@gasche

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commented Jun 20, 2019

I agree that external aliases of the form external foo = <identifier> would make sense (in both structures and signatures). This is not a very elegant feature (I think that generally we've been trying to move away from having externals in signatures and expose val there, which is more user-facing) but it could in theory make sense for advanced users (and maybe API-generation tools, I suppose?).

I would still like to see, as @nojb suggested, a concrete example of program that has a problematic behavior. It is not obvious to me when it is that users want to rebind externals or otherwise "manipulate modules with externals in them" (in a way that assumes explicit knowledge that those externals have special compilation properties).

@rickyvetter

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commented Jun 20, 2019

So here's a snippet from a ppx that won't work as we would like with some comments explaining the issue. Please excuse the code - it's a little messy.

The reason we are operating on modules with known externals here is because in ReasonReact a component is actually a pair of functions, one of which is usually an external.

I'm not sharing an entire project with potential output because it's very JS-target specific, but if it would help to have a working project let me know and I can try and set one up (currently working in a closed-source project so it's not super easy to share). I stand by my statement that this kind of issue could happen in functor/first-class module work as well and could happen in other languages that OCaml interfaces with via external, but it'd take me much longer to construct such an example.

@rickyvetter

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commented Jun 20, 2019

This is not a very elegant feature (I think that generally we've been trying to move away from having externals in signatures and expose val there, which is more user-facing)

I think it's only "not very elegant" if your goal is to live in a pure OCaml world. If your goal is rich interop with a target language, it feels quite elegant. As much as I would enjoy living in a pure OCaml world these days, it's not the reality for many of us. Having rich and meaningful interop is a huge feature of OCaml that I would love to see celebrated. The fact that we can use idiomatic OCaml to compile to idiomatic and runtime-free JS for a library as complex as React is absolutely awesome, and could not happen without externals being exposed.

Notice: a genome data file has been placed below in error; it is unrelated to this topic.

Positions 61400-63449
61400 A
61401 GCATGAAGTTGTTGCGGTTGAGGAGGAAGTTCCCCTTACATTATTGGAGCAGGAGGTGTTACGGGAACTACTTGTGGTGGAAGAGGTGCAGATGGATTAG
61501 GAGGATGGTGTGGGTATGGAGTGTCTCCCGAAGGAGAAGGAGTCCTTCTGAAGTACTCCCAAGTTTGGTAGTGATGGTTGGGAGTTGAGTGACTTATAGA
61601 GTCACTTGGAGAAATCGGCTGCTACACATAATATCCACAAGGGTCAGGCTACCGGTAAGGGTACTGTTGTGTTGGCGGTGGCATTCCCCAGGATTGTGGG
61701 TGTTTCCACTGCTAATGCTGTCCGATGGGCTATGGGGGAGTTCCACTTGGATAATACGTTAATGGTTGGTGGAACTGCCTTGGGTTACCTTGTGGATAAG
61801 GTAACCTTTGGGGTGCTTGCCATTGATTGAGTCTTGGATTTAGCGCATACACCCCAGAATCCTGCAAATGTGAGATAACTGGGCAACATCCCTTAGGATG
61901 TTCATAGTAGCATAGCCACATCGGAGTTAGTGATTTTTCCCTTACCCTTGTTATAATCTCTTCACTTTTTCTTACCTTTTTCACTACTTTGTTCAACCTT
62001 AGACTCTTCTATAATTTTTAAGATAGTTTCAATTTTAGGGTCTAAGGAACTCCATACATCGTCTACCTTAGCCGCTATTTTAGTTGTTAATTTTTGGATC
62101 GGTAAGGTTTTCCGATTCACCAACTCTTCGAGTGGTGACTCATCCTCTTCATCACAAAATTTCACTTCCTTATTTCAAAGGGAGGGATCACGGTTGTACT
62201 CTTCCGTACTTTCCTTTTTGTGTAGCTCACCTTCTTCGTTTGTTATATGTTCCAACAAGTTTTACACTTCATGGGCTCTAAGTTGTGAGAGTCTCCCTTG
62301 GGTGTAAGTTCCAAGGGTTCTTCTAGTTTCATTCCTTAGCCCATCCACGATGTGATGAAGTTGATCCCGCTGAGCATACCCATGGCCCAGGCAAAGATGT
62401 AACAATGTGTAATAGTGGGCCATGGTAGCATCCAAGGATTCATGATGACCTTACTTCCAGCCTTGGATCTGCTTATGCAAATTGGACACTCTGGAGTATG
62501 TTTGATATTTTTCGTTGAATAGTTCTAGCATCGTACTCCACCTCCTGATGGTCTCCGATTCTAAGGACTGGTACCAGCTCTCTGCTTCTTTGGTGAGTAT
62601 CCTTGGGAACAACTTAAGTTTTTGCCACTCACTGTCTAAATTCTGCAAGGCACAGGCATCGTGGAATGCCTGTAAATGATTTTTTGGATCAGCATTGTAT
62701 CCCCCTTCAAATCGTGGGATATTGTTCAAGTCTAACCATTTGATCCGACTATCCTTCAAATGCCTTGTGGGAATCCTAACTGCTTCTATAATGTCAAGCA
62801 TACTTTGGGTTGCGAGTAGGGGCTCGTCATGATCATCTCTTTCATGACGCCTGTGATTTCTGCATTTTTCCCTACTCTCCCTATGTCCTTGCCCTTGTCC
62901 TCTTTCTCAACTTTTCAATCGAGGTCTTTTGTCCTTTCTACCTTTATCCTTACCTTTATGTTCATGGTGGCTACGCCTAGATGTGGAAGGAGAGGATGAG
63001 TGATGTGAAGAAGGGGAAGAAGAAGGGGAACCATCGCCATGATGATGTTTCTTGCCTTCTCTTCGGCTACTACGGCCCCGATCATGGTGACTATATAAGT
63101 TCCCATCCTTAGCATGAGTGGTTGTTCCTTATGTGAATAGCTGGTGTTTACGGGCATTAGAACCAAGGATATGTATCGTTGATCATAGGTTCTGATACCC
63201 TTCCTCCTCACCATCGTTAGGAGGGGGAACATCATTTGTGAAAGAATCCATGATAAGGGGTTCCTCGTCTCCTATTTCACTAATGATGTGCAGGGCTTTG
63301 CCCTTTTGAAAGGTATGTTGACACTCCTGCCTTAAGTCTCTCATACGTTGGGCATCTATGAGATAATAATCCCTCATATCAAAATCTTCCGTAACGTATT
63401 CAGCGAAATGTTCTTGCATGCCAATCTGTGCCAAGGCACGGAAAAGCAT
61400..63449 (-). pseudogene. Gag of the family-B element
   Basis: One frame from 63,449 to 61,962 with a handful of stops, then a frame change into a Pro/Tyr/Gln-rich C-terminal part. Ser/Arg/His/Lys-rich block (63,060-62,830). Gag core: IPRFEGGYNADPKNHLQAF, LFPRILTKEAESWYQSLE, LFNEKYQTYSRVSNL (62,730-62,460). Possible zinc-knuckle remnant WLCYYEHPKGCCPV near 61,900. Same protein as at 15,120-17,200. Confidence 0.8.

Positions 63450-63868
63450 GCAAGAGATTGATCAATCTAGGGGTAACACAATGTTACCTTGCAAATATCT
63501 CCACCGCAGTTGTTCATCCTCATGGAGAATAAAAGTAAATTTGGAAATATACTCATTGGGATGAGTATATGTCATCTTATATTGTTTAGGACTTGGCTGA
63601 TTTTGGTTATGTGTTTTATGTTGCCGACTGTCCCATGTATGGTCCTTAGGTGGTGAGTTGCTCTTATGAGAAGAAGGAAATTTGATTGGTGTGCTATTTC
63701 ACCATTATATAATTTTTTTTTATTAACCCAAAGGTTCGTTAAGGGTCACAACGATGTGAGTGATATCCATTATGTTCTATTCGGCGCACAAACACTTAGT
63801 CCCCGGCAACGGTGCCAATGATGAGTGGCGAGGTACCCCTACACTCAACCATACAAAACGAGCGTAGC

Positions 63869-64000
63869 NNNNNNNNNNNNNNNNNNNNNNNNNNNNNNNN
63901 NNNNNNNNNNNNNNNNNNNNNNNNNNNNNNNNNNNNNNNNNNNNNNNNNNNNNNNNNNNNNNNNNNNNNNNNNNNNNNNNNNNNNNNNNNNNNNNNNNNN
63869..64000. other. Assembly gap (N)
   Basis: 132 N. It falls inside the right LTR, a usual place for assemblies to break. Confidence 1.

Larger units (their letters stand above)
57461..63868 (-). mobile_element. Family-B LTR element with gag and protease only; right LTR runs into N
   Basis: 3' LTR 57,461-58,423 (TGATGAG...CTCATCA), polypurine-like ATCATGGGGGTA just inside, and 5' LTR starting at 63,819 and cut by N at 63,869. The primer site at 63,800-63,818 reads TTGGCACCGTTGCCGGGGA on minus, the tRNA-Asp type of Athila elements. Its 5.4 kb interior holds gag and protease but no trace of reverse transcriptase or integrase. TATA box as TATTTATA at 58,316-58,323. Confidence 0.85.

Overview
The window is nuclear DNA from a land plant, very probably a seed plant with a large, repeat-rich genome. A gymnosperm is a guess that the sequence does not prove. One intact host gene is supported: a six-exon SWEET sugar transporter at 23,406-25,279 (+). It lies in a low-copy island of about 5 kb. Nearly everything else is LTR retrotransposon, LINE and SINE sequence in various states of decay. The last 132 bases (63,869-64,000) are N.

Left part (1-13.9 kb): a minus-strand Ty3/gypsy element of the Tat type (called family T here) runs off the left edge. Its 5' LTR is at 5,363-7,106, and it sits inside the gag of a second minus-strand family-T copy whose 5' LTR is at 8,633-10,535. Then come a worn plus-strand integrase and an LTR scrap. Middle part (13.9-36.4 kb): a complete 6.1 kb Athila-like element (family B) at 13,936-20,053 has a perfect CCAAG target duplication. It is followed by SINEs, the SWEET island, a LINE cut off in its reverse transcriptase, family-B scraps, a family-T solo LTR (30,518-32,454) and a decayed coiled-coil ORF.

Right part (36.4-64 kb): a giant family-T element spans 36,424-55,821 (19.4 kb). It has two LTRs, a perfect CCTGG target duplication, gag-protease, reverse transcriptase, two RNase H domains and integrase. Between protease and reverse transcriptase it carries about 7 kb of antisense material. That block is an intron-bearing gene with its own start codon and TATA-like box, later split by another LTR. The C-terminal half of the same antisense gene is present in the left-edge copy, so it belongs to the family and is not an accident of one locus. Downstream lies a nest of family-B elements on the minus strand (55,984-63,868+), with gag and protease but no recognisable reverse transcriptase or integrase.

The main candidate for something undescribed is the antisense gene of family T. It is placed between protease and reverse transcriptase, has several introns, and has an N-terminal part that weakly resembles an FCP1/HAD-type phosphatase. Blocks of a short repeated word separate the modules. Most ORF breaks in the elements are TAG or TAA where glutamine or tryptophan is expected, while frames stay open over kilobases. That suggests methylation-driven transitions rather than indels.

@gasche

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commented Jun 20, 2019

I certainly didn't want to give the impression of criticizing your use-case with my remark on externals. My problem with externals is that they don't, to my knowledge, have a clear specification in terms of some precise model of the language. They are used in a certain way because their typical compilation scheme happens to allow it, but what they mean is not clearly specified.

@rickyvetter

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commented Jun 20, 2019

No, I don't feel criticized and hope I'm not taken as critical of your statement either. I think we likely have very different use-cases and I just wanted to express how this might feel very different for folks coming JS and moving toward writing OCaml.

I agree that the hand-wavy specification of externals is a major issue with this proposal and that if we were to formalize externals it would be much easier to talk about. That said, I think this is a worthwhile goal. The OCaml documentation mentions externals almost exclusively in the context of C interop with the native compiler. This doesn't capture the actual broad uses by every language-target-compiler I'm aware of - specifically both js_of_ocaml and BuckleScript make heavy use of externals for JS interop. Specifying externals and documenting in a way that provides a consistent way for these compilers to work would be pretty awesome.